There’s a lot to be said for the assurance that can come with face-to-face interaction — or, rather, that once came with that kind of communication. Commuters bury their heads in smartphones, oblivious to the people and happenings around them. Meeting rooms sit empty as busy employees collaborate through instant messaging and conference calls. And merchandise previously available only at a retail store is now just a couple computer clicks and an overnight delivery away.

USA Today declared 2010, thanks to our ever-available technology, as the year we stopped talking to each other. Once upon a time not too long ago, there was a comfort in the personal attention that came with our daily interactions. This proved especially true during times of great stress or discomfort, when a friendly face delivers much more than a phone call or email ever could. When a family member is facing a devastating injury or catastrophic illness, having someone there to help manage his or her care and develop a long-term plan is not just comforting; I would argue that it’s essential.

Telephonic care that coordinates a patient’s case management works just fine in routine hospitalizations, those relatively minor instances that typically result in quick remediation and don’t require post-discharge care and supervision. But care for catastrophic illnesses can be extremely complex and is accompanied by the need for a balance of urgency, attentiveness, and, most of all, a clear understanding of what comes next.

Also see: "Stop-loss coalition development."

As self-funding health care plans continue to become a more attractive and popular option, there needs to be more effective solutions available to help manage sky-rocketing stop-loss claims, of which the size and frequency continue to increase with the further proliferation of specialized drugs, treatments and expensive testing options. Formularies provide only a certain amount of financial protection, protection that is continually compromised by the increased pressure on employers to explore additional prescription options. The implementation of the Affordable Care Act threw the health care world into chaos. While providing new coverage opportunities to millions of previously un-insured Americans, this legislation also quickly rewrote the rulebook that caregivers, payers, third-party administrators and stop-loss providers depended on.

Catastrophic conditions costlier than ever

One of those changes was the removal of lifetime maximum caps — which ranged from $1 million to as much as $2 million — from health care plans. Complex conditions are accompanied by costly claims, and that requires greater attention to help ensure the patient receives effective care immediately, with a clear path that details those factors necessary to ensure a faster recovery as well as a long-term plan.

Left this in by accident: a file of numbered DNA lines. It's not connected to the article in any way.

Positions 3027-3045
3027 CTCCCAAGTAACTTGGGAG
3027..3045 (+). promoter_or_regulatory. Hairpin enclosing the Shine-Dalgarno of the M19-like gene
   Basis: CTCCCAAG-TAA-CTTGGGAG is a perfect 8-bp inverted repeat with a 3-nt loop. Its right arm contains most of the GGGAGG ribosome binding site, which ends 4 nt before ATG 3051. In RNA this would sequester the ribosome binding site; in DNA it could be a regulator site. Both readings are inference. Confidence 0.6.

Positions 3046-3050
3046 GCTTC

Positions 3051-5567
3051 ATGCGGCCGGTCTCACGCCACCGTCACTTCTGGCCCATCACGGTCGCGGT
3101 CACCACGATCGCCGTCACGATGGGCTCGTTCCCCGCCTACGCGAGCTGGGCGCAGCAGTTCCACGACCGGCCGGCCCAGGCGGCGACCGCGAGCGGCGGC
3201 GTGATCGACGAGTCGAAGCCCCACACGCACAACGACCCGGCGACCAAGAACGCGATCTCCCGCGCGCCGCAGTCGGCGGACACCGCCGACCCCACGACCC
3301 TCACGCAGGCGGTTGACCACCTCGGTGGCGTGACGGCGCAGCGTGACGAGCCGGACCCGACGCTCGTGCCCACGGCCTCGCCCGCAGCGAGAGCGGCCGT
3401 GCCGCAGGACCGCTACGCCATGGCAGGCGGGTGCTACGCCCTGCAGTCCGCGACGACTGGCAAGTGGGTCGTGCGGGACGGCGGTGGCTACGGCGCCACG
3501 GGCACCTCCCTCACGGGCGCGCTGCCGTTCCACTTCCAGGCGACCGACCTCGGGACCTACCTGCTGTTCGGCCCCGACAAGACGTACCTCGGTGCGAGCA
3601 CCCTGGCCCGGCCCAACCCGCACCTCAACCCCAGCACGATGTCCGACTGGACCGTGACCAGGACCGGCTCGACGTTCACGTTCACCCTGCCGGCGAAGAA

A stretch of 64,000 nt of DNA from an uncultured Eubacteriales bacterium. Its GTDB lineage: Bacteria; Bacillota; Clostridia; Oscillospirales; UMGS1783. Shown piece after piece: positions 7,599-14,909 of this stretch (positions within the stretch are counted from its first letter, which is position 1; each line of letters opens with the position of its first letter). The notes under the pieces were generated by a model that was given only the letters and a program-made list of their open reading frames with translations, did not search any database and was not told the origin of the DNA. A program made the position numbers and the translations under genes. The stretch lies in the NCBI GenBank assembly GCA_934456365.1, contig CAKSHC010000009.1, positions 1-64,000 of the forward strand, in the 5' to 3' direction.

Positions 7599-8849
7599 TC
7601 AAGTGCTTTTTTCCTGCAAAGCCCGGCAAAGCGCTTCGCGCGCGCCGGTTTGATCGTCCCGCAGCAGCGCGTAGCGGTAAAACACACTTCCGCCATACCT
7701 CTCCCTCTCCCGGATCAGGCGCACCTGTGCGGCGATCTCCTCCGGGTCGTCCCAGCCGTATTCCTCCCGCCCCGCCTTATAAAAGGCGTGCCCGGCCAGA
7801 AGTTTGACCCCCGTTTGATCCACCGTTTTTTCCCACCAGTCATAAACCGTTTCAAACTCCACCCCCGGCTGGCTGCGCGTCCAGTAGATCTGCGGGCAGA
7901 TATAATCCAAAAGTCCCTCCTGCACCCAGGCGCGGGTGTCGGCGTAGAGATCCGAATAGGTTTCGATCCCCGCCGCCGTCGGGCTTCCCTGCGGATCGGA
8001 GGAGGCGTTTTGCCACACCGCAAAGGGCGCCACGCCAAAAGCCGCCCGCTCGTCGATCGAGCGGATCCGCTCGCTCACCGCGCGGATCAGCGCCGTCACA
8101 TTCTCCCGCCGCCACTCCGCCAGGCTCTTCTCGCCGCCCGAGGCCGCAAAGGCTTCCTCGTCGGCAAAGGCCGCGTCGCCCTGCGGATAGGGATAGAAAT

The lifetime cap removal did its job in satisfying the needs of those individuals with expensive, long-term care needs. However, it also created a new world of financial challenges that exposed the industry to a potentially limitless system and the possibilities of blank-check treatments, with no maximum threshold. These financial limitations had fostered practical decision-making and care plans, and with their removal came the need to recreate a managed care system that maintains this sensibility without compromising patient care. 

The proliferation of expensive, specialty drugs used to treat life-threatening conditions such as cancer and hepatitis can often cost more than $100,000 each year. Additional pressure from the individual, their family and the treating doctor can help drive up costs on catastrophic claims — 5% of claims drive more than 50% of plan costs. But there are alternatives available, including generic medications that satisfy formularies without compromising what’s most important — patient care.

Also see: "FMLA extension could be 'stepping stone' to more DOL benefits involvement."

That’s why a new alternative is to deploy an on-site registered nurse who is also a Certified Case Manager who can serve as a case manager immediately following a catastrophic health care event. These experienced and Certified Case Managers (CCM) credentialed health care professionals can assist families and in collaboration with the treatment team, advocate an effective plan that ensures proper care is provided through proven and reliable channels. The patient continues to receive the best care available and stop-loss costs are managed more effectively and efficiently through this independent analysis.

That’s why it’s time to bring clarity to the chaos. Personal care in times of great distress not only delivers more effective care, but it also does it more efficiently.

Fleet is president of AmWINS Group Benefits, a wholesale broker of comprehensive group insurance programs and administrative services. He can be reached at asksam@amwins.com.

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